It's a big business, like all professional sports, that uses good old American values to lure customers.
Saul Landau was an internationally known scholar, author, commentator, and filmmaker on foreign and domestic policy issues. He became an Institute for Policy Studies fellow in 1972 and became a Transnational Institute fellow in 1974. He wrote 13 books, thousands of newspaper and magazine articles and reviews, and made more than 40 films and TV programs on social, political, economic and historical issues.
Among his numerous accolades, Saul received the George Polk Award for Investigative Reporting and an Emmy for his 1980 film, “Paul Jacobs and the Nuclear Gang” (with Jack Willis), as well as the Letelier-Moffitt Award for his human rights work. He won a Golden Apple award for “The Sixth Sun: Mayan Uprising in Chiapas” as well as first prizes in many festivals with films about Fidel Castro, Salvador Allende and Subcomandante Marcos. He is Professor Emeritus at Cal Poly Pomona University.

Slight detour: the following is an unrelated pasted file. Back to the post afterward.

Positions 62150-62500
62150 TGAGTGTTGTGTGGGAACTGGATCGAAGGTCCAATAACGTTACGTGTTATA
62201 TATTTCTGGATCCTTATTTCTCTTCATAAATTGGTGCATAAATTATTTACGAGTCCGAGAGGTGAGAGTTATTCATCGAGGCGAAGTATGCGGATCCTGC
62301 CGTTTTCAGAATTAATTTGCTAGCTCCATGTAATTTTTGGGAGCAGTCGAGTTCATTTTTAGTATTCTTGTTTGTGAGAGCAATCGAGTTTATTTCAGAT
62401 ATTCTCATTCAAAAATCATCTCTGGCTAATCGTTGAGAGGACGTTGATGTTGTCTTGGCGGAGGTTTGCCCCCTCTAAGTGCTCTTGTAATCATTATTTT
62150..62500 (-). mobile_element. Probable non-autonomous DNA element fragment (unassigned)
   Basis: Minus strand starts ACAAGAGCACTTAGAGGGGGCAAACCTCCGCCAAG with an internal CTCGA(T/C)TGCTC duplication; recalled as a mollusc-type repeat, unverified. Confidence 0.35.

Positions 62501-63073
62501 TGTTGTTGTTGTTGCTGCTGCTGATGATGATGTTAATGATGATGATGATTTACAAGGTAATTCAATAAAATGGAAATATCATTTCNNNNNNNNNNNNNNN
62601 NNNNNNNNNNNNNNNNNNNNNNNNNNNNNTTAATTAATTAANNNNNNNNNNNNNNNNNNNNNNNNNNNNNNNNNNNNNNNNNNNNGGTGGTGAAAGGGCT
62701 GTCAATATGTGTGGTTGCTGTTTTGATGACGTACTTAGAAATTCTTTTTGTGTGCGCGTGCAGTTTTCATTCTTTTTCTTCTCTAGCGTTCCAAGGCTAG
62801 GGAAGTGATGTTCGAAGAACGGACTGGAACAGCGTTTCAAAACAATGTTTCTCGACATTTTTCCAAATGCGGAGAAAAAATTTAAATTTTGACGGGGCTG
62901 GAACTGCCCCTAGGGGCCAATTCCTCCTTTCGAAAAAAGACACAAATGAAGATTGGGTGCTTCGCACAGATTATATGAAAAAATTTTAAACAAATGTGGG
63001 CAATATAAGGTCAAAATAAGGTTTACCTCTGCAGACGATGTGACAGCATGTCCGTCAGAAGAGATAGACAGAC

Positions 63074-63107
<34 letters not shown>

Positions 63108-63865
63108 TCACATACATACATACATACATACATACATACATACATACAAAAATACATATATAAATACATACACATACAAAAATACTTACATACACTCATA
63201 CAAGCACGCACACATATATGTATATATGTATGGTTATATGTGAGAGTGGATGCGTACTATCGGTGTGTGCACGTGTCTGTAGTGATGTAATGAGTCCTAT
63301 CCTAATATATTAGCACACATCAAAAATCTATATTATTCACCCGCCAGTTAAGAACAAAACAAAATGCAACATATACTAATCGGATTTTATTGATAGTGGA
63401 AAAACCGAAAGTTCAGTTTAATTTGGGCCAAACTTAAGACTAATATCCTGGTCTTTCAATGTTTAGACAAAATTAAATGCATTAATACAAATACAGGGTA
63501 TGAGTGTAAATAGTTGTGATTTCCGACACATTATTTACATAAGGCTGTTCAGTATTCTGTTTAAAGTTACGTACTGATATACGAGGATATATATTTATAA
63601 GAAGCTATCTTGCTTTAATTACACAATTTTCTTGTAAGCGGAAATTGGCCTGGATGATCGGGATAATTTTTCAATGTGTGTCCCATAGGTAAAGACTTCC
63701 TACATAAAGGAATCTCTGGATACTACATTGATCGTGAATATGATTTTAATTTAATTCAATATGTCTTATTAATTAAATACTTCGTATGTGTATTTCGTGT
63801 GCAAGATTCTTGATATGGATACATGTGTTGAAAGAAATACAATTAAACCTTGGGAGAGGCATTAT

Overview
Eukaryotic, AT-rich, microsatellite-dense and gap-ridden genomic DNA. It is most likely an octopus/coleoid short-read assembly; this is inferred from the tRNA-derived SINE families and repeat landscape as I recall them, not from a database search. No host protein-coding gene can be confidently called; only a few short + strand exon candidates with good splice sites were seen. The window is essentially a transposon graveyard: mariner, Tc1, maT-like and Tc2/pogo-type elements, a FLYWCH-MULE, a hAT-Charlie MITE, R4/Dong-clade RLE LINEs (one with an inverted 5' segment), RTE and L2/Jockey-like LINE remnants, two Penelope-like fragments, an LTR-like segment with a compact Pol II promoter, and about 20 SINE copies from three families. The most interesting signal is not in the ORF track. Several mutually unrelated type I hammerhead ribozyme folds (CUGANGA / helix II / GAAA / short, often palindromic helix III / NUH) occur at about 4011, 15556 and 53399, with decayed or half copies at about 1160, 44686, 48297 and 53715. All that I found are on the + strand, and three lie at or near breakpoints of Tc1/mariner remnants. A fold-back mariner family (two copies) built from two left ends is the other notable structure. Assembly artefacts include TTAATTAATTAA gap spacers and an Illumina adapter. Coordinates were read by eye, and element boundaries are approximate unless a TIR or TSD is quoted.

Colorado's wildfires and the record heat waves should sober up some climate change doubters.
He created the perfect atmosphere for criminal activities and called it "freedom of the press."
For Washington, WikiLeaks' real crime is public humiliation.
Wishful thinking about energy generation has apparently induced both temporary blindness and long-term amnesia.
General Motors executives could claim today that what's good for their company is good for the country if they were talking about China.